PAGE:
—George Packer, The New Yorker
“A fast-moving, hard-hitting, dryly witty book-length account of the radicalization of the Republican party, the failures of Democratic rivals and the appalling consequences for the country at large. Like the essay that inspired it, The Party Is Over is forceful, convincing and seductive.”
—The Washington Post
“Expect demand for this inside view of Washington, D.C., by a staffer who spent a quarter-century on Capitol Hill before publishing a screed on “America’s broken political system” at truthout.org. Lofgren criticizes Democrats . . . but his long service to GOP office-holders inevitably makes his critique of that party more detailed and fascinating. . . . A pungent, penetrating insider polemic.”
—Mary Carroll, Booklist (starred review)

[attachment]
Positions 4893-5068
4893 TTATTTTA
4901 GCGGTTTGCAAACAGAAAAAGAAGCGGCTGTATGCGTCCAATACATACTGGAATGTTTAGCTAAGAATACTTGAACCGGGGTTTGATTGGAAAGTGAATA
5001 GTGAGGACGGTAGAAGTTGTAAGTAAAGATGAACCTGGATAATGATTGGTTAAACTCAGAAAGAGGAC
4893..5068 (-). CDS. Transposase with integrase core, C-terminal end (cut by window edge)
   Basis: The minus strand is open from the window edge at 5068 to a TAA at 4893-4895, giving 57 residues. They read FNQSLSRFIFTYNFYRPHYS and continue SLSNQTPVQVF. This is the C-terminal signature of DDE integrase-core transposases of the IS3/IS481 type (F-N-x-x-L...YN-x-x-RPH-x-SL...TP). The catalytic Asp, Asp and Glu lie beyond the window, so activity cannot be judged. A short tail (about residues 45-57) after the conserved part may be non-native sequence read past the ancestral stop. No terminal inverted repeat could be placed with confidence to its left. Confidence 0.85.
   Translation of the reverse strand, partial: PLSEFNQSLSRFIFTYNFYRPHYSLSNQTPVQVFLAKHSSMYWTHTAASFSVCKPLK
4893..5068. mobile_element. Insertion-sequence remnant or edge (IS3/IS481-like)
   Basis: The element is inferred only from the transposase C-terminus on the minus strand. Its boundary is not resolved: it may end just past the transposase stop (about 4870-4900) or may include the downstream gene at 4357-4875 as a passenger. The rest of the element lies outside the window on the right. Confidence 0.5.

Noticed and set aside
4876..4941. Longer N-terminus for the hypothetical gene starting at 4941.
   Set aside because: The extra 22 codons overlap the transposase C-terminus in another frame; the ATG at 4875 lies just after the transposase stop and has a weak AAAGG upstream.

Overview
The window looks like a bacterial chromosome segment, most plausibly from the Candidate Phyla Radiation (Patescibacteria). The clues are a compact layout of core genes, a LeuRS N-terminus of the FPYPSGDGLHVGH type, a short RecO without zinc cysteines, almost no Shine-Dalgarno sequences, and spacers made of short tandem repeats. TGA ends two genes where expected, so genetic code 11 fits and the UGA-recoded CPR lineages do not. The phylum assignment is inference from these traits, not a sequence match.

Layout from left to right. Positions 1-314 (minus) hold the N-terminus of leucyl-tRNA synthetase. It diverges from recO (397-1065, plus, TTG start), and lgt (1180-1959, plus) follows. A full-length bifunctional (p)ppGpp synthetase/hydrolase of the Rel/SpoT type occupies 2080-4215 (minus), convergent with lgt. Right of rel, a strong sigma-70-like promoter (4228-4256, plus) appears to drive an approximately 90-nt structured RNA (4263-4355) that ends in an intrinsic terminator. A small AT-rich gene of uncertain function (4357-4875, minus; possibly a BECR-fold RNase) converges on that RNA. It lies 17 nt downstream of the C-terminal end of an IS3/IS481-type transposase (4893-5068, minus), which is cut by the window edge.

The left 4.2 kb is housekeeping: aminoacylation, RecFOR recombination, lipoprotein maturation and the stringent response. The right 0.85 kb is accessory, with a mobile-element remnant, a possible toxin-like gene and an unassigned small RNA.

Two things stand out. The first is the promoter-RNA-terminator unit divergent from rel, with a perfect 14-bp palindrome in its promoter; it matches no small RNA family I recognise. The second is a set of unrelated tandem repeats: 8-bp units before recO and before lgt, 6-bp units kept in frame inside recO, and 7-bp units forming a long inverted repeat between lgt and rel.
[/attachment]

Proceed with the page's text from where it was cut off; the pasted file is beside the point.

“A scrupulously bipartisan diagnosis of the sick state of American politics and governance . . . Lofgren devotes close attention to budget issues rarely accorded so much detail in garden-variety op-ed warfare. Sustaining his original thesis well beyond Internet-browsing attention span, Lofgren has crafted an angry but clear-sighted argument that may not sit well at family reunions or dinner parties, but deserves attention.”
“A well-argued call for more sanity in American politics.”—Kirkus Reviews